In one of the most corrosive presidential campaigns in recent American history, Utah’s top candidates for governor made a television commercial together.
It wasn’t your typical political ad.
On one side of the screen was Chris Peterson, the Democratic candidate, an affable man looking earnestly into the camera. On the other was Spencer Cox, his Republican opponent, with a similar expression.
They cheerfully acknowledged that they disagree on many things, but then added something unusual for America in 2020.
“Win or lose, in Utah we work together,” said Peterson, who would be crushed in the November elections.
“Let’s show the country there’s a better way,” said Cox, who, soon after his victory, criticized Republicans for attacks on the elections’ legitimacy.
When it comes to politics, Utah has long claimed things are different here.
Political viciousness is for other places, politicians will tell you. Legislators are more polite, more willing to compromise.
It might make you wonder: With U.S. politics so divided, could this idiosyncratic state in the heart of the Rockies show America a better way?
Ehhhhhhh. Sort of.
Salt Lake City turned out to be the end of the AP’s road trip. Three of us have been trying to make sense of a year wracked by coronavirus, economic devastation, sometimes-violent protests and an election campaign that ended with President Donald Trump, the clear loser, insisting he had won.
The year had offered so little good news.
So we came to Utah, hoping.
It didn’t take much poking around to realize that the state’s reputation — overwhelmingly white, overwhelmingly Republican, dominated by a cultural conservatism inherited from the Church of Jesus Christ of Latter-day Saints — was only part of the story.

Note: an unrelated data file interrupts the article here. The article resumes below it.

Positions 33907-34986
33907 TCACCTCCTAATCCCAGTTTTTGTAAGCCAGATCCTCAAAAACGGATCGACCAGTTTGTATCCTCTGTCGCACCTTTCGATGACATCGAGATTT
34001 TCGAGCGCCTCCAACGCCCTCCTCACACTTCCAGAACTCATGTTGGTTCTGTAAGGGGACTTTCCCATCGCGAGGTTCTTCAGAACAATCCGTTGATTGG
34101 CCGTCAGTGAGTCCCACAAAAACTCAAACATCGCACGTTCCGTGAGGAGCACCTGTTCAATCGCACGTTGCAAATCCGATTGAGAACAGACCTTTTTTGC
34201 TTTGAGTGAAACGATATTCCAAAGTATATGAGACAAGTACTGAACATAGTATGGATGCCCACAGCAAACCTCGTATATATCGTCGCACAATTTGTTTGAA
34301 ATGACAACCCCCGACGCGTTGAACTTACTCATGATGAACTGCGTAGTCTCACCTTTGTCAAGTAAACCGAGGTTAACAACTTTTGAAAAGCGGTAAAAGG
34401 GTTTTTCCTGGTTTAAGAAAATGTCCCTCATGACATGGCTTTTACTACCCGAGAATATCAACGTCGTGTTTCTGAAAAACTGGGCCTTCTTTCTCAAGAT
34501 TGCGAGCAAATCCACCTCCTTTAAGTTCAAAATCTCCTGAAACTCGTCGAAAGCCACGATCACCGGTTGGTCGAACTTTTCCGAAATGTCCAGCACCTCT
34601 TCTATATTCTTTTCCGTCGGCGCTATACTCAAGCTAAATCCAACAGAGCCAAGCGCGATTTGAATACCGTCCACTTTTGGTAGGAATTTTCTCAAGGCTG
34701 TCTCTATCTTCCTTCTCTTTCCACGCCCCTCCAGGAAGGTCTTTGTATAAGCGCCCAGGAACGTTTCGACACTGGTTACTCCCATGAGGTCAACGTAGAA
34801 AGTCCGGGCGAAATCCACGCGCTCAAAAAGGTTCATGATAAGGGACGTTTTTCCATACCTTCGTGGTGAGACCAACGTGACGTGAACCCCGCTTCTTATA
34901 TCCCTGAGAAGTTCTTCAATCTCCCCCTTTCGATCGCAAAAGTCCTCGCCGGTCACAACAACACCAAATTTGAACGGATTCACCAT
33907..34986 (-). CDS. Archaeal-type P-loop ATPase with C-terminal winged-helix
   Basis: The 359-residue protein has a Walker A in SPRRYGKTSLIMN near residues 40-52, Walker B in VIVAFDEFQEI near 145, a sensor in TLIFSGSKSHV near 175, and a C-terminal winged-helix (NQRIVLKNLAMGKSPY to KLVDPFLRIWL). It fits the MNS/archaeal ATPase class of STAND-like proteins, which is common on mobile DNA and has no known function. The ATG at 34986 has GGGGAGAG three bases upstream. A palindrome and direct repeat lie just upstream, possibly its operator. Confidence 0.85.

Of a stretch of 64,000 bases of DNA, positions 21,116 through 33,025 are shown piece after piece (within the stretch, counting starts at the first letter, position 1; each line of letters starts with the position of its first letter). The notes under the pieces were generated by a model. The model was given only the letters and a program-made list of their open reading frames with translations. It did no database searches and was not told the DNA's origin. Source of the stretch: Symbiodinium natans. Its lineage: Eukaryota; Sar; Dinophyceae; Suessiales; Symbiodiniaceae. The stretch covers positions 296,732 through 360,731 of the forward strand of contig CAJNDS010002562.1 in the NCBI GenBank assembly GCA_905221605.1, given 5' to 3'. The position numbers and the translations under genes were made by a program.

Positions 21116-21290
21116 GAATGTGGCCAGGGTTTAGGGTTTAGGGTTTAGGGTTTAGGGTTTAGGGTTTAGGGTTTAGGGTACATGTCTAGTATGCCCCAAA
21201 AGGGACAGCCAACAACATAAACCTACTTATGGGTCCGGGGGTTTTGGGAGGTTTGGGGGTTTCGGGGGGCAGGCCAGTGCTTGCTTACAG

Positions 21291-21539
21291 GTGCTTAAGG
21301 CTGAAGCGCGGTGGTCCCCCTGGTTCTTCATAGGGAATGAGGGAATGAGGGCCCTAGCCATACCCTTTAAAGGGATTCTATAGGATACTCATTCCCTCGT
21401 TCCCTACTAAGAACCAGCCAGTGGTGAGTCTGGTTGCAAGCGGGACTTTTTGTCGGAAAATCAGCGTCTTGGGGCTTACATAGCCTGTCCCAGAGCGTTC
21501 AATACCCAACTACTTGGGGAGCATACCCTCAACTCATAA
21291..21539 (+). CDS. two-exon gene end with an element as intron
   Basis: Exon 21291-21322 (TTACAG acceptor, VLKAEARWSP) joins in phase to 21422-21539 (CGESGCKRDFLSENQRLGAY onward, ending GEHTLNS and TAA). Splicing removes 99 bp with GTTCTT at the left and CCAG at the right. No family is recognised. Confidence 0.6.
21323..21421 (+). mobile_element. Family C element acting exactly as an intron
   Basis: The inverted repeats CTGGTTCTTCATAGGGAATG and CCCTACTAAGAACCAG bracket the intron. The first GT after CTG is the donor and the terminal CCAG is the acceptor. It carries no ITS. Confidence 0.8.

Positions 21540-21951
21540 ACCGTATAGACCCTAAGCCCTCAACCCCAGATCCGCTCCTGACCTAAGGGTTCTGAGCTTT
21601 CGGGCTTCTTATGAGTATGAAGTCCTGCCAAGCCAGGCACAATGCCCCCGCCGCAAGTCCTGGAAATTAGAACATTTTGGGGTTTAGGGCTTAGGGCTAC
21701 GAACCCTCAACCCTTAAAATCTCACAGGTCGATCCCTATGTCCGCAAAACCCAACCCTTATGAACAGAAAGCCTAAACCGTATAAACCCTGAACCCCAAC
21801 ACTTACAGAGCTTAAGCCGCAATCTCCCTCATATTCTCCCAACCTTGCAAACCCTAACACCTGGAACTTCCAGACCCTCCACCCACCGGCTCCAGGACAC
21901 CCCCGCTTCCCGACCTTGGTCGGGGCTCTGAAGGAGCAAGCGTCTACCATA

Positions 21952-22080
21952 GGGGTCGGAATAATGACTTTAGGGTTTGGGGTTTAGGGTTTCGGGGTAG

The other part is a surprising political complexity and slowly changing demographics. Utah, it turns out, is a place where right-wing Republicans have fought for undocumented immigrants and deeply religious legislators have enacted strong protections for gays and lesbians.
It is one of America’s most conservative states, but has one of its most liberal cities: Salt Lake City, with its throngs of Democrats and array of hipsters.
What is going on?
“I really do think it’s different in Utah,” said state Rep. Robert Spendlove, a Republican economist. “In Utah we really do have a sense of wanting to work together.”
“There are levels of civility, of decorum, that are unique to the culture of the state,” said state Sen. Luz Escamilla, a Democrat.
But Utah culture also includes a powerful streak of conformist perfectionism, and generations here have faced the pressure of living up to a mythological ideal: the happy family with a string of polite, hard-working children.
So some of that outward political civility is what people around here call Utah Nice, where viciousness can be hidden behind a fake smile and a batch of fresh-baked chocolate chip cookies.
Jim Dabakis, a former Democratic state senator, said he never faced a harsh word from a Republican during his years in office — but he said they still worked to quash pretty much every progressive bill he backed.